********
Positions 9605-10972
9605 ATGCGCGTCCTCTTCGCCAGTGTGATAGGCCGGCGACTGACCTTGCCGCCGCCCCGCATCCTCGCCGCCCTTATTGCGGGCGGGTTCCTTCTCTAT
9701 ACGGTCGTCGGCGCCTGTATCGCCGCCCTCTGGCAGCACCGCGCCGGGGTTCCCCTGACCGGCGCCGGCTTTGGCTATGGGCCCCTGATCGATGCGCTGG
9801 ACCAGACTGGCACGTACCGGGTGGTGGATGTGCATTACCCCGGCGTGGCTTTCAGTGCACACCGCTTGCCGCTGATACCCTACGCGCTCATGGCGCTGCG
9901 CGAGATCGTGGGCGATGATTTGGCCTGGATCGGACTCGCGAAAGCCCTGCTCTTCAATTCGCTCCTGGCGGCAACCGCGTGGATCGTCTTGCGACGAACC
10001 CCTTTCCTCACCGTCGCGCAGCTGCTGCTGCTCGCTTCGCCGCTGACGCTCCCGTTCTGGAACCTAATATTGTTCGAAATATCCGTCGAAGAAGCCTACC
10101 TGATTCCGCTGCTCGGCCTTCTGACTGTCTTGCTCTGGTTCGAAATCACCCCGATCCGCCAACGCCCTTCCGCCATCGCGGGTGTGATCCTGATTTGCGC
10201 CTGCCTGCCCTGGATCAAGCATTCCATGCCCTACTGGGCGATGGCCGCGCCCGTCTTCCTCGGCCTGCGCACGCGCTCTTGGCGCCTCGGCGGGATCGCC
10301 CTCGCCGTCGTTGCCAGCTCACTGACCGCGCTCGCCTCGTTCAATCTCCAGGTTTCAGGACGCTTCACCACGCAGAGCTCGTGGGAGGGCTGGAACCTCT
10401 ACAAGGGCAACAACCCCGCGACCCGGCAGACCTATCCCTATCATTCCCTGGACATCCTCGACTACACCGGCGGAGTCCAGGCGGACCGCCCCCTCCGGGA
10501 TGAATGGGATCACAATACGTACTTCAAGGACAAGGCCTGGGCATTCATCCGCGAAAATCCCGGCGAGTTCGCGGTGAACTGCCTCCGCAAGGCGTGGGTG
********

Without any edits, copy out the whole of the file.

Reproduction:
Positions 9605-10972
9605 ATGCGCGTCCTCTTCGCCAGTGTGATAGGCCGGCGACTGACCTTGCCGCCGCCCCGCATCCTCGCCGCCCTTATTGCGGGCGGGTTCCTTCTCTAT
9701 ACGGTCGTCGGCGCCTGTATCGCCGCCCTCTGGCAGCACCGCGCCGGGGTTCCCCTGACCGGCGCCGGCTTTGGCTATGGGCCCCTGATCGATGCGCTGG
9801 ACCAGACTGGCACGTACCGGGTGGTGGATGTGCATTACCCCGGCGTGGCTTTCAGTGCACACCGCTTGCCGCTGATACCCTACGCGCTCATGGCGCTGCG
9901 CGAGATCGTGGGCGATGATTTGGCCTGGATCGGACTCGCGAAAGCCCTGCTCTTCAATTCGCTCCTGGCGGCAACCGCGTGGATCGTCTTGCGACGAACC
10001 CCTTTCCTCACCGTCGCGCAGCTGCTGCTGCTCGCTTCGCCGCTGACGCTCCCGTTCTGGAACCTAATATTGTTCGAAATATCCGTCGAAGAAGCCTACC
10101 TGATTCCGCTGCTCGGCCTTCTGACTGTCTTGCTCTGGTTCGAAATCACCCCGATCCGCCAACGCCCTTCCGCCATCGCGGGTGTGATCCTGATTTGCGC
10201 CTGCCTGCCCTGGATCAAGCATTCCATGCCCTACTGGGCGATGGCCGCGCCCGTCTTCCTCGGCCTGCGCACGCGCTCTTGGCGCCTCGGCGGGATCGCC
10301 CTCGCCGTCGTTGCCAGCTCACTGACCGCGCTCGCCTCGTTCAATCTCCAGGTTTCAGGACGCTTCACCACGCAGAGCTCGTGGGAGGGCTGGAACCTCT
10401 ACAAGGGCAACAACCCCGCGACCCGGCAGACCTATCCCTATCATTCCCTGGACATCCTCGACTACACCGGCGGAGTCCAGGCGGACCGCCCCCTCCGGGA
10501 TGAATGGGATCACAATACGTACTTCAAGGACAAGGCCTGGGCATTCATCCGCGAAAATCCCGGCGAGTTCGCGGTGAACTGCCTCCGCAAGGCGTGGGTG